Acquired by the present owner in the early 1960s, this elegant work
was executed in 1956 and presents one of the artist’s favoured
media, plastic, with the favoured technique; fire. During the Second
World War while serving as a doctor in the Italian army, Burri was
captured in North Africa and sent as a Prisoner of War to a camp
in Texas. After his release at the end of the War, he began to draw
on materials and techniques expressing the relationship between nature and modernity. The elegance
of his art, which used unconventional mediums and was influenced by the horrors he had witnessed,
earned him great international recognition, and inspired the Arte Povera movement.
Monkeys (Ladder), 2003, by Jeff Koons (b.1955) is offered at auction for
the first time and is expected to realise £1,400,000 to £2,000,000. Painted
with oil on canvas and standing over 9 feet tall, Monkeys (Ladder) forms a
part of the artist’s Popeye series. Two inflatable monkeys at the forefront
of the painting suggest innocence, but are set against a naked female
torso - the innocence of youth contrasted against the sexuality of
adulthood. The subjects are surrounded by fractions of fences,
continuing the artist’s campaign against restrictive, traditional barriers of
shame, of taste and of prudishness. The painting is offered from an
important American collection.
A further highlight is Women Singing I, 1966, by Willem de Kooning
(1904-1997) which was acquired by the present owners in the late 1960s,
shortly after it was shown at the artist’s important exhibition at the M.
Knoedler and Co. Gallery in New York in 1966. De Kooning was one
of the leading figures of the Abstract Expressionist movement, and
women are the subject of many of his most important works. Fascinated
by the changing appearances and attitudes of young women in post-war
America, de Kooning shocked the public with his frenzied, raw
depictions of female figures, causing a sensation with his first exhibition
of works on the subject in New York in 1953. These are now amongst
the most recognised works of the Abstract Expressionist movement,
and examples can be found at museums around the world. The present
picture was exhibited at the artist’s important exhibition at the M. Knoedler and Co. Gallery in New
York in 1966 and was subsequently acquired by the present owner, in whose collection it has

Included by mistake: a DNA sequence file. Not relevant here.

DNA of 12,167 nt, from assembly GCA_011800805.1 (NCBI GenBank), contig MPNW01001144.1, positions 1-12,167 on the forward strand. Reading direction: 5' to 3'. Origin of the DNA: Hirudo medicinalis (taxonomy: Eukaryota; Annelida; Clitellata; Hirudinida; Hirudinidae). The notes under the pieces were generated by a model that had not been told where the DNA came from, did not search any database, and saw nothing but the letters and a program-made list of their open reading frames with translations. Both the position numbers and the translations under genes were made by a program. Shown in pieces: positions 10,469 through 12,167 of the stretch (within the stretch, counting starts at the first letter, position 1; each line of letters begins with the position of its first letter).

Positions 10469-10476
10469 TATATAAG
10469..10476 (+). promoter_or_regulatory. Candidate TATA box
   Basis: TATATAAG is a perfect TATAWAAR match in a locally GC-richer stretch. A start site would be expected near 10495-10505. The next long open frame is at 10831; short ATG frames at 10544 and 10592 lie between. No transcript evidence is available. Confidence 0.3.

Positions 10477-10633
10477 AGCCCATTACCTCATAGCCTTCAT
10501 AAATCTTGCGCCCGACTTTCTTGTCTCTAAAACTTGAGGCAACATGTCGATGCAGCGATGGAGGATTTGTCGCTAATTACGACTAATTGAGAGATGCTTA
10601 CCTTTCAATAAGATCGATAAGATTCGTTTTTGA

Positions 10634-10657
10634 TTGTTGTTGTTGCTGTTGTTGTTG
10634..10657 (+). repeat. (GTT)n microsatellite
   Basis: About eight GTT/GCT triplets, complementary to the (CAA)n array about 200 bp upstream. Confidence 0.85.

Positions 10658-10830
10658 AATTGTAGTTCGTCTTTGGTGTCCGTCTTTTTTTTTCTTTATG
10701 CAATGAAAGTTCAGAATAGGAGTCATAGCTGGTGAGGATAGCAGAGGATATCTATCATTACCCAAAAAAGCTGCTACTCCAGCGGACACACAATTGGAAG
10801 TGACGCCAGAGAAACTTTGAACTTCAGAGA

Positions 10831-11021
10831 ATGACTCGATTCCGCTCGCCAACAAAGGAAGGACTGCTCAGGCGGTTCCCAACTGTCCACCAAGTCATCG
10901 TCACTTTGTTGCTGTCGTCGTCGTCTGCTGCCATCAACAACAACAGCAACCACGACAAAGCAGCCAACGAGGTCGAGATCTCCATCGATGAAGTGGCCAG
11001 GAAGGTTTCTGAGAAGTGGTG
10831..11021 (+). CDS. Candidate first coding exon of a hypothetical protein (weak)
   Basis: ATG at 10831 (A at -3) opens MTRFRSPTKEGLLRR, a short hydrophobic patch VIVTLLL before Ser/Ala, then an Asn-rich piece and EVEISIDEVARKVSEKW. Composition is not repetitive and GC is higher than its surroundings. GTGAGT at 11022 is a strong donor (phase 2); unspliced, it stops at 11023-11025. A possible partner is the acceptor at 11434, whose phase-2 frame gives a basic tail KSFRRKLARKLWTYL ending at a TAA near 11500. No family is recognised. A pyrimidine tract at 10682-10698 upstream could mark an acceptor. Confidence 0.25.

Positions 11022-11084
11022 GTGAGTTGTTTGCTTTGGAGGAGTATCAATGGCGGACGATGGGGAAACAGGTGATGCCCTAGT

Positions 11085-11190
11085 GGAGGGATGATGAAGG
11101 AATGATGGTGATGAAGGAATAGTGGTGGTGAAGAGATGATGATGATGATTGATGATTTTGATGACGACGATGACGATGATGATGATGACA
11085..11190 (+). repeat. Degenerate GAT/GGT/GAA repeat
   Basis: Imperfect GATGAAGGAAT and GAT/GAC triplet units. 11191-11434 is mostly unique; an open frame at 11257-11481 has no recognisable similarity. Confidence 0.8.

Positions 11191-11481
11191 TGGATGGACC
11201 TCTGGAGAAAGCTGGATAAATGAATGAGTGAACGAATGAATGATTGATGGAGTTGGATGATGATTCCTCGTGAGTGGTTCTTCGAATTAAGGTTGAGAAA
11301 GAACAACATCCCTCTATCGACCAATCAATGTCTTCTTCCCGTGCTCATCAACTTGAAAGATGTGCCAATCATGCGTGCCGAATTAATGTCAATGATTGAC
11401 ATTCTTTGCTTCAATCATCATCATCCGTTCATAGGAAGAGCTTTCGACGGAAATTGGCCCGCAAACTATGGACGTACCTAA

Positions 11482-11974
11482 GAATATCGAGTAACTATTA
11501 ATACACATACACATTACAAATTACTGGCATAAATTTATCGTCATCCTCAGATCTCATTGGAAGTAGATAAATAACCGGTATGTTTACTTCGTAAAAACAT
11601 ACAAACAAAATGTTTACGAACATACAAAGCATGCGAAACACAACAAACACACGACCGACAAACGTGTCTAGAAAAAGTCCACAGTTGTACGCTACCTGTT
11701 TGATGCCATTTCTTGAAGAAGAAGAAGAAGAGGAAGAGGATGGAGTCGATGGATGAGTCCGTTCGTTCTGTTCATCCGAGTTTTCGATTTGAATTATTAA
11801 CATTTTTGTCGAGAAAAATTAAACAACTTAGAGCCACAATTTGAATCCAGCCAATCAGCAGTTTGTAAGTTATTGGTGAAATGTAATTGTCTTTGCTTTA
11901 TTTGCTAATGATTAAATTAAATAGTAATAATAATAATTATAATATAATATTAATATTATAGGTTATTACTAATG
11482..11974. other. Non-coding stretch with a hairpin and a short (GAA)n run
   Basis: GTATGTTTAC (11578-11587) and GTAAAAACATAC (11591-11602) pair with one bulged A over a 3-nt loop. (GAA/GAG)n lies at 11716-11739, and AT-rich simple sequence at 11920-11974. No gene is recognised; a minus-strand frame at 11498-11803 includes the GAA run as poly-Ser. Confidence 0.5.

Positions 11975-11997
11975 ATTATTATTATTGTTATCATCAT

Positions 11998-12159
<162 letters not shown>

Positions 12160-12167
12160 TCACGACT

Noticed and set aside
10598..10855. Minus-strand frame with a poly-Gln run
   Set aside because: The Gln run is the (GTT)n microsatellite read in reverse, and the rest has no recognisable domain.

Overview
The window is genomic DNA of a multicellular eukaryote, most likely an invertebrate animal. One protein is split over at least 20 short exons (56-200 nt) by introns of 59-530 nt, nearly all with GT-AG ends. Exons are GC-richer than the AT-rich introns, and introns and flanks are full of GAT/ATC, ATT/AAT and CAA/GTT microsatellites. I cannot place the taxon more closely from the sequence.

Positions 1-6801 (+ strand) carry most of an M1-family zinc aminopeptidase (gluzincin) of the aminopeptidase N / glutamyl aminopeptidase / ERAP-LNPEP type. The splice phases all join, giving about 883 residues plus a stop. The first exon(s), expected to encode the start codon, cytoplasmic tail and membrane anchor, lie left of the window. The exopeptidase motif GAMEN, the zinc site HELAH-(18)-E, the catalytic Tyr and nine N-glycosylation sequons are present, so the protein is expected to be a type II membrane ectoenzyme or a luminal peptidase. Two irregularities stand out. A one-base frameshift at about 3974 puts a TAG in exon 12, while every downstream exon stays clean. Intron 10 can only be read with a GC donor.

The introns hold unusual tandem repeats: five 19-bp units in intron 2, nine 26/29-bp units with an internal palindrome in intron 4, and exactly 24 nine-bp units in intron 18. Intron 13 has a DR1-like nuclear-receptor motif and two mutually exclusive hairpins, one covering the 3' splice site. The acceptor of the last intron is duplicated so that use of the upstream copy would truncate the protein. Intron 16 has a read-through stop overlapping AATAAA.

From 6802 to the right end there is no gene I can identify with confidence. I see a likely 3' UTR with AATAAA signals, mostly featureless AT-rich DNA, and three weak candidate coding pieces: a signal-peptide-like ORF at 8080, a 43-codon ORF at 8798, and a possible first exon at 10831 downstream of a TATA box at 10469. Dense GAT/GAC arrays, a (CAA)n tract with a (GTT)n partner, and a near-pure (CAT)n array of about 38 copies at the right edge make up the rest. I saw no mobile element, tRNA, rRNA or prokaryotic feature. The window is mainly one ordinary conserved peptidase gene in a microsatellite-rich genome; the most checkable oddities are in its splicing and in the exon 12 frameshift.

remained. It has not been seen in public since 1969 and is expected to realise £650,000 to £850,000.
Green, Blue, Green on Blue, 1968, by Mark Rothko (1903-1970), another
leading figure of the Abstract Expressionist movement, is expected to
realise £2,500,000 to £3,500,000. In 1968, shortly after completing his
masterpiece commission of 14 works for the de Menil non-denominational
chapel in Houston, Rothko suffered a massive aneurysm and, having
recovered, his doctor advised him not to work with oils or on works more
than 40” in height. The artist re-immersed himself in painting and began to
explore the medium of acrylic. Inspired and driven by his near-death
experience, Rothko created an important and celebrated series of
meditative, pulsating works with sombre, heavy colours, of which the
present work is an important example.
Further highlights of the auction include Miss Araignée, 1950, by
Jean Dubuffet (1901-1985), a work from the artist’s important
Corps de dames series which attacked Western depictions of
women (estimate: £400,000 to £600,000); Juncture, 1994, by Jenny
Saville (b.1970) a masterful, fleshy portrayal of a female head and
torso which stands over three meters tall (estimate: £300,000 to
£400,000); Aurulum, 1977, by Bridget Riley (b.1931), an
important work from a period in which the artist explored the
relationships between colours and form (estimate: £400,000 to
£600,000); More Light, 1988, by Sean Scully (b.1945) illustrated left
which has been in the ownership of the present American collector since it was acquired at Christie’s
in December 1997 for £49,900 (estimate: £300,000 to £400,000); and Untitled, 2004, by Anish
Kapoor (b.1954) which is expected to realise £500,000 to £700,000.
The auctions will take place at Christie’s, 8 King Street, St James’s, and are scheduled as follows:
Wednesday 11 February 2009 at 7pm
Thursday 12 February 2009 at 10am
Post-War and Contemporary Art Evening Sale
Post-War and Contemporary Art Day Sale
The public exhibition for the sales will take place from 1 to 11 February 2009 at Christie’s, 85 Old
Brompton Road, London.
Images available on request